28 August 2007

Tribal versus territorial morality

Extract from my book Letters from Exile:

Essentially, there are two conflicting fields of morality or idealism. The first is old-fashioned territorial morality, of the kind promulgated in public schools and Catholic convents. Then there is neo-tribal morality, antagonistic both to high ability and to any possibilities of psychological development in a centralised or expansive direction. But even before starting to delineate these, I have to establish the extremely agnostic basis on which I operate.

The first stage in my awareness of the existential situation originated when I was about eleven. I had shocking perceptions of the unknowability of the existential situation in which one found oneself, and a realisation that the existential uncertainty was the final term in any enquiry, philosophical or scientific, into the nature of things. This provided me with an extremely strong drive to react to the existential situation in the most purposeful way possible. Although all ascriptions of purpose were arbitrary and ultimately futile, in one sense it was fairly clear how to react to the situation.

I applied this observation, which I came to call the uncertainty principle, to any evaluations which I encountered which seemed to pass without question. The human race had evolved in the way it had, and it ran its affairs in the way it did; it was understandable enough that social groups should favour some kinds of behaviour as desirable, and others not. It was also understandable that people reacted in the ways they did as the resultant outcome of psychological forces, which were determined by evolution as well as their own experience of life and deliberate attempts to act in certain ways. So I was (and still am) a moral relativist. (Modern dictionaries of ethics say you cannot be a moral relativist, because if you really were, you would start to commit crimes. So a moral relativist who does not commit crimes is insincere.)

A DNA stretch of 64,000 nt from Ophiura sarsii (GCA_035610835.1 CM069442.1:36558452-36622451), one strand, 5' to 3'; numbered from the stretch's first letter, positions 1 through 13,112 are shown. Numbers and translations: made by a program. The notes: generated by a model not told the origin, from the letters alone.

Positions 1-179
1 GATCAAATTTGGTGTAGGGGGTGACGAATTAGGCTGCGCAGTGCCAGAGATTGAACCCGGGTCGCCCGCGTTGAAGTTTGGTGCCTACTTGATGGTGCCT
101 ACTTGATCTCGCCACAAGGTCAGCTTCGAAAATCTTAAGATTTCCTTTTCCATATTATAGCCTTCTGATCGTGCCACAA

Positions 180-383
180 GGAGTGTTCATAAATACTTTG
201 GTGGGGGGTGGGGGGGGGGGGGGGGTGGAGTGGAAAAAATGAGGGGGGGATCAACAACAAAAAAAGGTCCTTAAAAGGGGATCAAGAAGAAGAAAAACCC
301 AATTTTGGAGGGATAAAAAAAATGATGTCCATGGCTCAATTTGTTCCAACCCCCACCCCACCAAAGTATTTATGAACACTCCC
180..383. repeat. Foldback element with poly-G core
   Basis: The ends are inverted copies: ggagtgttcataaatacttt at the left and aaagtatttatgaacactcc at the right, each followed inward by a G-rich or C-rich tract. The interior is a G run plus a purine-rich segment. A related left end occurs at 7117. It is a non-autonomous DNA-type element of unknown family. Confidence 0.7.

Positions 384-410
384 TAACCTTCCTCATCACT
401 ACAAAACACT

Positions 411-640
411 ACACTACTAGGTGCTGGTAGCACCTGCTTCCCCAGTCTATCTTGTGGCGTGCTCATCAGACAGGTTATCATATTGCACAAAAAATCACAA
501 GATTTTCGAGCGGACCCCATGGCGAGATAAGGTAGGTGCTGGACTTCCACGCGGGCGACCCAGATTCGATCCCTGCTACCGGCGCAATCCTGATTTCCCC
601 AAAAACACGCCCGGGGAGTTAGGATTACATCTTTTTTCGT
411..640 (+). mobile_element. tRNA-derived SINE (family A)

I suppose that these elements in my position, along with my IQ, account for the exceptionally overt hostility which I aroused. I had a strong motivational drive which was not the result of social influence, and I was rigorously relativistic in my attitude to morality. In the same way that modern ethics denies the possibility of being a moral relativist, so modern psychology asserts that all motivation and personality attributes arise from rewards offered by the individual’s environment.

Incidentally, the fact that statements of this level of unanalytical naivety are made by philosophers and psychologists in an academic context reflects the decline in the average IQ of those holding university positions, and ensures that the decline will continue, since what is required for academic success is sufficient uncriticalness to reproduce and imitate assertions of this kind.

When I was at school I never expressed my morally relativistic views, apart from the most generalised expositions of the existential uncertainty to one of the nuns at my convent (my maths teacher). However, I suppose that people sensed the unacceptability of my psychological position from an absence of the cues which most people give that they are really hooked on social approval or get some sort of emotional feedback out of the prevailing collective evaluations, probably most clearly indicated by moral indignation against nonconformists. Modern social psychology asserts that people derive their values from the group in which they are living, and clearly this is what modern society would like to be the case.